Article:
With five of you involved in the song writing process, were there any creative differences to work around and negotiate?
Not so many. When you’re writing a song and there are five people invested in it, it’s easy for one person to say, ‘Oh, this song is about this and that’, and everyone has to hear the idea and see if they can do better.

It’s not so much about creative differences; it’s about making room for everyone to be heard, which is probably one of the trickier parts of the entire process.

You’ve probably heard stories of people using ‘Love Someone’ [from Yes!] to propose – how does that make you feel?
It makes me feel great, knowing my songs are being heard and of service to people. The foolish idea that my music can actually make a difference in someone’s life – that right there is proof that it’s working. It makes me feel great, it really does. Thanks for sharing that!

Who did you have in mind when you wrote that track?
We wrote it for each other, Raining Jane and I. All five of us write about all the love and awe we have for each other. When you choose to be a loving person, it’s magical how love comes back to you and brightens someone’s day, changing your mood and that of the world.

How has your music evolved since your 2002 debut, 'Waiting for My Rocket to Come'?
When I first started, my message was about joy, but I didn’t really have the vocabulary and life experience to fully deliver it. But through my years as a writer, I’ve learnt how to simplify the message and pen songs that have a more specific quality – it’s not just about my ego and trying to meet girls.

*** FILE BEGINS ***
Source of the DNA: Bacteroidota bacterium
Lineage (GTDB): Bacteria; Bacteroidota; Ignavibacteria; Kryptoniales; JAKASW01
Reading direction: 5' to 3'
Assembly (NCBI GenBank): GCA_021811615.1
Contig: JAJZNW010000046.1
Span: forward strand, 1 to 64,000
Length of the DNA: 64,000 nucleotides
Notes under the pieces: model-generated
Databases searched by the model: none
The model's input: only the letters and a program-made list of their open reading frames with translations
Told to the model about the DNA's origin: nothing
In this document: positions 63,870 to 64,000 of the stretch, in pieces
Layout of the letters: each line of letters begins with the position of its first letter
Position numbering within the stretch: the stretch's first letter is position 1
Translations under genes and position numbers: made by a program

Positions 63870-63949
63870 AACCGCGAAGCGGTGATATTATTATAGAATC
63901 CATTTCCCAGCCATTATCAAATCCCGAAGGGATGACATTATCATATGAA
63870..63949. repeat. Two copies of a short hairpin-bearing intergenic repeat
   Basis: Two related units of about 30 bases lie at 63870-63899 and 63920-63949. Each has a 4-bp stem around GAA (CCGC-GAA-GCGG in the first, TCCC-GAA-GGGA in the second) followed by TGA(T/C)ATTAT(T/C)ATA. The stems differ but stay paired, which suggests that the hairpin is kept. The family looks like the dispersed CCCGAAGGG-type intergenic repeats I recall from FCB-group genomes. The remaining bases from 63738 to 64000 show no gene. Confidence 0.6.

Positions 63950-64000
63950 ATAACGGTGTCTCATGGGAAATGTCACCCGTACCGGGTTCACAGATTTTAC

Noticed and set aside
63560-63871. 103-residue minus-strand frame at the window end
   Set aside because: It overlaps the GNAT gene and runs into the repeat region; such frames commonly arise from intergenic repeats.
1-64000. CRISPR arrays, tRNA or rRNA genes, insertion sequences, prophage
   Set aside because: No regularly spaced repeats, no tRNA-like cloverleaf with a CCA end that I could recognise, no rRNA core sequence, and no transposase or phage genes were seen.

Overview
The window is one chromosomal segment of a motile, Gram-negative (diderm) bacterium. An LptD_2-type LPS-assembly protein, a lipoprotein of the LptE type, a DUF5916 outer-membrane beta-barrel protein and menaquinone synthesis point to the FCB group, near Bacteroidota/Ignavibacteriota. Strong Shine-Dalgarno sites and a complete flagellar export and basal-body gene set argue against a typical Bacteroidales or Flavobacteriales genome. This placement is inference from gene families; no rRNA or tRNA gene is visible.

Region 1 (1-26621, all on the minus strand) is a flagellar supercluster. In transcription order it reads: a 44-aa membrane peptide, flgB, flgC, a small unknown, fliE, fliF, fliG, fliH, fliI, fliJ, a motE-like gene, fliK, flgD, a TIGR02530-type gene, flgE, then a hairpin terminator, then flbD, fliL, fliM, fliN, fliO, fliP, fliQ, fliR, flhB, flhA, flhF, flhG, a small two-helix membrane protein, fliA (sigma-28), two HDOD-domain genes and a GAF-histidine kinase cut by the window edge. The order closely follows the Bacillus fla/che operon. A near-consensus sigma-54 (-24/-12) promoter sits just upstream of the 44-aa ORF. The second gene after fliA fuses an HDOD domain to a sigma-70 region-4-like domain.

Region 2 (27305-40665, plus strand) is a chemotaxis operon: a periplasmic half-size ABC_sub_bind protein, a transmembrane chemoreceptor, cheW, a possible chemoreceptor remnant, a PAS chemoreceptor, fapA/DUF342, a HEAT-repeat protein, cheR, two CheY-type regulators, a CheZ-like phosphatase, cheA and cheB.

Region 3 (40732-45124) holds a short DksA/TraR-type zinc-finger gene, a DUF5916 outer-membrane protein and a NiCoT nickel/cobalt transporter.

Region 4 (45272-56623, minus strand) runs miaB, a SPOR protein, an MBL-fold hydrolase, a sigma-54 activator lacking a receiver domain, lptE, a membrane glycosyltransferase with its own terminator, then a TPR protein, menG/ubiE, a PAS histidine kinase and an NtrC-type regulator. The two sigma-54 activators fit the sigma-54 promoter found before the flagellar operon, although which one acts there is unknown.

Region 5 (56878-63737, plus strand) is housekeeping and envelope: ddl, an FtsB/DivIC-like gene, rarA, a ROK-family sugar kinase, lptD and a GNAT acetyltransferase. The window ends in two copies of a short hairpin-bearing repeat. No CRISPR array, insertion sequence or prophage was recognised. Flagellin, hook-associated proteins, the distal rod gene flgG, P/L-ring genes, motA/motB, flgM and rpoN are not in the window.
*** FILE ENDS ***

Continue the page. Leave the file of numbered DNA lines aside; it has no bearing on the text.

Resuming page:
There’s a more therapeutic purpose and potent message that I think actually makes a difference in the world. That’s the biggest change from the first album to the most recent one.

Being so involved in social activism and philanthropy, do you have a bucket list of things you want to do?
I want to ride a bicycle across the US. I want to visit the Arctic and hug a polar bear. I want, in my lifetime, to see humanity start being conscious of our waste and the things we buy – and how to reuse and recycle them, and live harmoniously with our planet. That is the top thing on my bucket list. I hope everyone wakes up and appreciates life.

Has there been anything new to which you’ve said yes lately that you haven’t before?
Nope, there isn’t anything new!

Would you say you’re a pretty positive person?
Yes and no. No, because being a human means waking up in this world, where we all have to work and slog to put food on the table. It’s a very strange world. Humans will always endure suffering – even accepting the fact that we’re going to die will cause us suffering, and from that stems a little pessimism and negativity that all of us are susceptible to.